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11 - Yeats and politics

Published online by Cambridge University Press:  28 January 2007

Marjorie Howes
Affiliation:
Boston College, Massachusetts
John Kelly
Affiliation:
St John's College, Oxford
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Summary

At the age of twenty, W. B. Yeats was a nationalist and Fenian sympathizer. Being Anglo-Irish, albeit marginally so, he eventually insisted upon the Irishness of the Anglo-Irish tradition and the responsibility of the Ascendancy to Irish culture. Occultist and mage, he was a mystical patriot, whose search for images involved magical visions as well as literary tropes (often they converged). After the fall of Charles Stewart Parnell in 1891, when he and others dreamed unrealistically of a radical transfer of nationalist energies from the political to cultural spheres, Yeats hoped to fill an apparent political vacuum with cultural work. He was dedicated to revamping an outmoded literary nationalism that had taken its colors from the propagandist simplicities of Thomas Davis and the writers of Young Ireland. Strategically essentialist about Irish and British cultures, he argued that all Irish writers should write about indigenous places and subjects: he himself rooted his imagination in the landscapes of Sligo and the West. By contrast, he was cosmopolitan in his influences, taking lessons from French Symbolists, Swedish mystics and German philosophers. He admired powerful men like Parnell, and argued, throughout his career, for bold leadership by the few over the many. He distrusted and despised the merely popular, the culture of the many, the language of newspapers, and political oratory. On the other hand, his love of ballads, early and late, seemed to be, but was not, a contradiction of this premise. His early nationalism was predicated on hatred of British utilitarianism and on the struggle with Young Ireland, but was also rooted in his marginal Anglo-Irish insecurities. Crucially, he stressed the equal importance of literature and politics. In this he was influenced by his father, but also by the old Fenian John O'Leary, who expressed reservations about Young Ireland propaganda, and said “there are things a man must not do to save a nation” (A 178).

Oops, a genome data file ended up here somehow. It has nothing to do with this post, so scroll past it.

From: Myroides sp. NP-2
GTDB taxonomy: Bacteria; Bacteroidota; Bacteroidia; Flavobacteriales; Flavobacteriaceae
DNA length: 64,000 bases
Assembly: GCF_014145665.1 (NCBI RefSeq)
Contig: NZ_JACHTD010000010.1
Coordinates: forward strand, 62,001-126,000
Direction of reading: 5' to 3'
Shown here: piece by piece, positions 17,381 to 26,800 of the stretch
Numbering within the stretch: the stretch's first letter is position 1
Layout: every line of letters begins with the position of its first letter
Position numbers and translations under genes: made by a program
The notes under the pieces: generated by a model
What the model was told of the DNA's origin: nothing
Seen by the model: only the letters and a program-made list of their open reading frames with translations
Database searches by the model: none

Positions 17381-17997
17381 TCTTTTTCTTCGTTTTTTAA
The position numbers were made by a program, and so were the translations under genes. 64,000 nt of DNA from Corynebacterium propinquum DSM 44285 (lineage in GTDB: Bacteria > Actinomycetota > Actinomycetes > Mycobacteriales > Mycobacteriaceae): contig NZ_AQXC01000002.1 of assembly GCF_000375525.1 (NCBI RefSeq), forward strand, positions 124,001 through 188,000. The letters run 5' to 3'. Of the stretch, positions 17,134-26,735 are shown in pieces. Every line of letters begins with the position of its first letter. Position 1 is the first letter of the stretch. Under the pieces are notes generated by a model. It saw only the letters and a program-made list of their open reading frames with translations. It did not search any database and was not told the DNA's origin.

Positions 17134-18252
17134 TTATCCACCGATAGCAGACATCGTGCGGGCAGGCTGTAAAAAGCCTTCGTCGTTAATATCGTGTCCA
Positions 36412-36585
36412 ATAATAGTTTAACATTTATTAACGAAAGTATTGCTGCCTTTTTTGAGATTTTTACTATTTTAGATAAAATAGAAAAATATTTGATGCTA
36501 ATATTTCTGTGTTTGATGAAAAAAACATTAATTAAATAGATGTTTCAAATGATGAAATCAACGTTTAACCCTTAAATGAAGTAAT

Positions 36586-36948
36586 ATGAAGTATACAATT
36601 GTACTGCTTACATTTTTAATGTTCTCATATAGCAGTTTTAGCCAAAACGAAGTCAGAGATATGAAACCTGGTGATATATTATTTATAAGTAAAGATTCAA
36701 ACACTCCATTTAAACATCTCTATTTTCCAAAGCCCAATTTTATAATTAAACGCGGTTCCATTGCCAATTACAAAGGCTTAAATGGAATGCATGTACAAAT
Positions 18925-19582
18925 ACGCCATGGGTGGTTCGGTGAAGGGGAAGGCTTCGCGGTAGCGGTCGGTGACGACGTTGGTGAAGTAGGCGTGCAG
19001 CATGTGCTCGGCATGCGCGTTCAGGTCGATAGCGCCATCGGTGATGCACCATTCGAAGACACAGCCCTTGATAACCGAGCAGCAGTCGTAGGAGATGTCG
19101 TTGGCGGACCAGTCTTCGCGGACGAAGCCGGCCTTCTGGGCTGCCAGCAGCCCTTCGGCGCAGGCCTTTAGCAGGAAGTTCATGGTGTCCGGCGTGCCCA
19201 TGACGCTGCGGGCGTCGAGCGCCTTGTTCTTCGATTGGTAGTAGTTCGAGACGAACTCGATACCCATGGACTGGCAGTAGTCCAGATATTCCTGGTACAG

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Publisher: Cambridge University Press
Print publication year: 2006

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